Knut Hamsun. 248.88.
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Norway recently assumed the chairmanship of an international task force on Holocaust education. Yet the Norwegian government also recently launched a year-long celebration of the life and work of a supporter of the Nazis. The object of this adoration is Knut Hamsun (1859-1952), author of such acclaimed novels as Hunger, Pan and Growth of the Soil, which won the Nobel Prize for Literature in 1920. Among the latter book's most ardent fans was Nazi propaganda minister Joseph Goebbels, who had it translated and published in a special edition for German soldiers during World War II.
The feeling was mutual. Hamsun welcomed the Nazi occupation of Norway, met personally with both Goebbels and Adolf Hitler, and in 1943 sent his Nobel Prize to Goebbels as a gift.
After the war, Hamsun was arrested for treason but escaped trial after he was found to suffer from "weakened mental capacities." He was, however, found to be civilly liable, and received a substantial fine, because of his membership in the Norwegian fascist party Nasjonal Samling, led by the infamous Vidkun Quisling.
NONE OF THAT has stopped the government of Norway from undertaking "Hamsun 2009," commemorating Hamsun's 150th birthday with a year of public events, exhibits, commemorative coins, a new 27-volume collection of his writings and, on August 4 (Hamsun's birthday), the opening of a $20-million, six-story Hamsun Center in his home town of Hamaroy, complete with the unveiling of a huge bronze statue of the honoree.
Queen Sonja personally kicked off the festivities, joining members of the Hamsun family for a viewing of the National Library's exhibit of Hamsun's handwritten manuscripts. The exhibit included an article Hamsun wrote hailing Hitler as "a warrior for mankind, and a prophet of the gospel of justice for all nations." Afterward, the queen would say only, "I think we'll have to keep two thoughts in our head at the same time."
Evidently she meant thoughts about both Hamsun the writer, on the one hand, and Hamsun the Nazi supporter, on the other. A third thought might be in order - a thought about the fact that the royal family was forced to flee Norway when the Nazis, so admired by Hamsun, occupied their country.
THE CONTRAST between the experience of the royal family in the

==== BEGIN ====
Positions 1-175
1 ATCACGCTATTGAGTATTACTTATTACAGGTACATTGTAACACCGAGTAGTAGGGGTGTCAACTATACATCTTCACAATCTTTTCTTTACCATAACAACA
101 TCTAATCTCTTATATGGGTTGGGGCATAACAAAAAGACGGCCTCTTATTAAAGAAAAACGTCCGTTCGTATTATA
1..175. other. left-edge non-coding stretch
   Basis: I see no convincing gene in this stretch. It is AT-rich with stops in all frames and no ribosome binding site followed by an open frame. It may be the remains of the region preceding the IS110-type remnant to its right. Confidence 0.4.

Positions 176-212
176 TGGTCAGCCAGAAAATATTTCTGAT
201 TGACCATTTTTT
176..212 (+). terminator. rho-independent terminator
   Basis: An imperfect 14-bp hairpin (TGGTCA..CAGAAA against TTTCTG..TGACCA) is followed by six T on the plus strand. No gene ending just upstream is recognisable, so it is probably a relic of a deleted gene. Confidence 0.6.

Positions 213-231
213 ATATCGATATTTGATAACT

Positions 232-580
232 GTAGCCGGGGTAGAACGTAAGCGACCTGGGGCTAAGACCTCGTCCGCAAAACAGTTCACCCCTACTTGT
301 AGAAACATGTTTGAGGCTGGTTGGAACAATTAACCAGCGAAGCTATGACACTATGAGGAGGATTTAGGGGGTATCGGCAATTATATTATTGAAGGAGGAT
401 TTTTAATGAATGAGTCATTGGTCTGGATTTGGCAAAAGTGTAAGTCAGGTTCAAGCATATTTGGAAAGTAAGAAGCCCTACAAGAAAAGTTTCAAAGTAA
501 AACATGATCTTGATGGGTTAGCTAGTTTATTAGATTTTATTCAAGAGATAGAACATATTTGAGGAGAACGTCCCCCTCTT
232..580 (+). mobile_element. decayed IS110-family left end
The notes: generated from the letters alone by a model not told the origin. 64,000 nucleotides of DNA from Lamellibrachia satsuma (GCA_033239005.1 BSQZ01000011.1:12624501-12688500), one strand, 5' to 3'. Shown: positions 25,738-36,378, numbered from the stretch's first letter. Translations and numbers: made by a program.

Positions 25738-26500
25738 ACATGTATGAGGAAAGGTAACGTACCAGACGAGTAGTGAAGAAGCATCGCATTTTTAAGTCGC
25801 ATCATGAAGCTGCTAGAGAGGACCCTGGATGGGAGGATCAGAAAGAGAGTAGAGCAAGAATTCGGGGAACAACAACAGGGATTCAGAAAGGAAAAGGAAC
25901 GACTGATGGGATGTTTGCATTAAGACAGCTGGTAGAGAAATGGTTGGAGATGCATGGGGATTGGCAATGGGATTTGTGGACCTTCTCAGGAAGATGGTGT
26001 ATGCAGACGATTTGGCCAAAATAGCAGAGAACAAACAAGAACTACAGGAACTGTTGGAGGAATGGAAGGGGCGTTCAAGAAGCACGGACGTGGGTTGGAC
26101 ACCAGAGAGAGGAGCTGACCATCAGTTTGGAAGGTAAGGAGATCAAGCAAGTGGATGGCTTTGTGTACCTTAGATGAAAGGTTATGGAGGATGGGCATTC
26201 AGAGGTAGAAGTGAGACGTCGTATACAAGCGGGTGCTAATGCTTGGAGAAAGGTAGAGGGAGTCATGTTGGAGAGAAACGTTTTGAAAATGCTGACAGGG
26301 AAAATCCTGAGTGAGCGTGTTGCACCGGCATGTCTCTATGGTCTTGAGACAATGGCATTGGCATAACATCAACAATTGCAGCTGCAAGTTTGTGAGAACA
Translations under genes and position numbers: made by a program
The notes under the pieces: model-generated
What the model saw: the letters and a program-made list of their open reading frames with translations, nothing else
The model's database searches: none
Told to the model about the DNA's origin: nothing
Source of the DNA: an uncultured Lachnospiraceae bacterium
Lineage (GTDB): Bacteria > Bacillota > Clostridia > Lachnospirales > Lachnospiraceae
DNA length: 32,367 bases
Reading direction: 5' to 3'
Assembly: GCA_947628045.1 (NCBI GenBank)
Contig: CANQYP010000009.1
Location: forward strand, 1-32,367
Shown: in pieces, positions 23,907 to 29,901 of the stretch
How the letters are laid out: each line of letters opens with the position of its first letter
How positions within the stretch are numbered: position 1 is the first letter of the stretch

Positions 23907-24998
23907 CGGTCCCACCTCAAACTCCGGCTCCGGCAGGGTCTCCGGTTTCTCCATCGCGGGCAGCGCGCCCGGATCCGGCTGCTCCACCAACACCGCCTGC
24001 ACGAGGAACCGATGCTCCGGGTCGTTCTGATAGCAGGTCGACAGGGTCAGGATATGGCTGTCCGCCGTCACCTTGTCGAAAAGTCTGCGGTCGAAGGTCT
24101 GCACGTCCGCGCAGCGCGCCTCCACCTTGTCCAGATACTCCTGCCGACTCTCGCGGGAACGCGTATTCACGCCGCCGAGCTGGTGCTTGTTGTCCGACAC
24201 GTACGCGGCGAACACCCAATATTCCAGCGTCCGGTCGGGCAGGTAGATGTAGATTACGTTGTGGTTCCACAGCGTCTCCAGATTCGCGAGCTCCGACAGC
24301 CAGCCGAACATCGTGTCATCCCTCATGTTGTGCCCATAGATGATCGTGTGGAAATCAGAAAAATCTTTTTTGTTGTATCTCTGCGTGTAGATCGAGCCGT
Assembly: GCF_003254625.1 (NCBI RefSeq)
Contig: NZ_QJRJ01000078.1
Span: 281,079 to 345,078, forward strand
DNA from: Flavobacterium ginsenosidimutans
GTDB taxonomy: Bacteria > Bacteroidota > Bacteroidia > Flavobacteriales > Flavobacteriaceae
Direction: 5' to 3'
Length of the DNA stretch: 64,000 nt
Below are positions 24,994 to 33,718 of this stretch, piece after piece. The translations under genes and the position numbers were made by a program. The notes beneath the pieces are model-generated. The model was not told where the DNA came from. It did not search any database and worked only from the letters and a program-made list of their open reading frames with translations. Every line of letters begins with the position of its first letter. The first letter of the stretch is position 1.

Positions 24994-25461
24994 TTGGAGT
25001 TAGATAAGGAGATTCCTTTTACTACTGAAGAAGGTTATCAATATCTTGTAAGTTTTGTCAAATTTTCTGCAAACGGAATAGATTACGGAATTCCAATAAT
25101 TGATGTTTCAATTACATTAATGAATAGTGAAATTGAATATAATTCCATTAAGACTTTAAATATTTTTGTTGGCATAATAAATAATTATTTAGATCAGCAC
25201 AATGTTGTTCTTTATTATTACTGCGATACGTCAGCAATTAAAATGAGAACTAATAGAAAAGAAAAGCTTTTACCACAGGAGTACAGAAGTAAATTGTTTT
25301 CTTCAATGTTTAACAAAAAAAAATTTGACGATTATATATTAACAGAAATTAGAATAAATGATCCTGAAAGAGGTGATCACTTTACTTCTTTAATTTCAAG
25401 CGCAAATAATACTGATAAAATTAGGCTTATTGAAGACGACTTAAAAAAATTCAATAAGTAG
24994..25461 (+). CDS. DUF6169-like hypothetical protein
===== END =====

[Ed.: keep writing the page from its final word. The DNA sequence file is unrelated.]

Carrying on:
1940s and the behavior of the Norwegian royalty today is not the only irony in this story. Consider the fact that the only other Norwegian to win the Nobel Prize for Literature in the past 100 years was Sigrid Undset, a fervent anti-Nazi - in other words, Hamsun's moral opposite.
Undset (1882-1949) won the Nobel Prize in 1928 for her novels about life in medieval Scandinavia, including the trilogy Kristin Lavransdatter. Joseph Goebbels had no interest in Undset's works; the accolades of her countrymen, and her readers around the world, had to suffice. Undset fled Norway in 1940 to escape the Nazis. Taking up residence in New York City, she soon became cochair of the Emergency Committee to Save the Jewish People of Europe (better known as the Bergson Group), which pressed the Roosevelt administration to rescue Jews from the Nazis.
While the Nazis, cheered on by Hamsun, were deporting more than 700 Norwegian Jews to Auschwitz in the autumn of 1942, Undset was a leading activist in the Bergson Group's campaign of rallies, newspaper ads and Washington lobbying for US action to save the Jews. Yet there is no word from Oslo about any plans by the Norwegian government to hold any year-long celebration of her life and work, nor to erect a statue of her, nor even to sponsor an exhibit acknowledging her literary and moral achievements.
ALL OF WHICH would be bad enough, but to make matters worse, Norway recently assumed the chairmanship of the Task Force for International Cooperation on Holocaust Education Remembrance and Research, a group of 26 European countries organized in Stockholm in 1998 to promote awareness of the Nazi genocide. In an essay published last week, Dr. Manfred Gerstenfeld, chairman of the Jerusalem Center for Public Affairs, challenged Norway's chairmanship of the task force. "This country is unfit to hold such a position when in the same year it has held major memorial activities for the Nazi-admirer Hamsun," Gerstenfeld wrote.
Each of the countries belonging to the task force has pledged to carry out the eight-point final declaration of the Stockholm Conference. Point number six is particularly relevant to the Knut Hamsun controversy: "We share a commitment to commemorate the victims of the Holocaust and to honor those who stood against it."
This puts the Norwegian government in something of a bind, because instead of honoring "those who stood against the Holocaust," such as Undset, it is honoring someone who stood for it.
In the 1940s, Undset and Hamsun made their choices: Undset sided with good, Hamsun with evil. Today, Norway too must make a choice, between venerating the memory of the Holocaust, and desecrating it.
It cannot do both.
The writer is director of the David S. Wyman Institute for Holocaust Studies in Washington, D.C.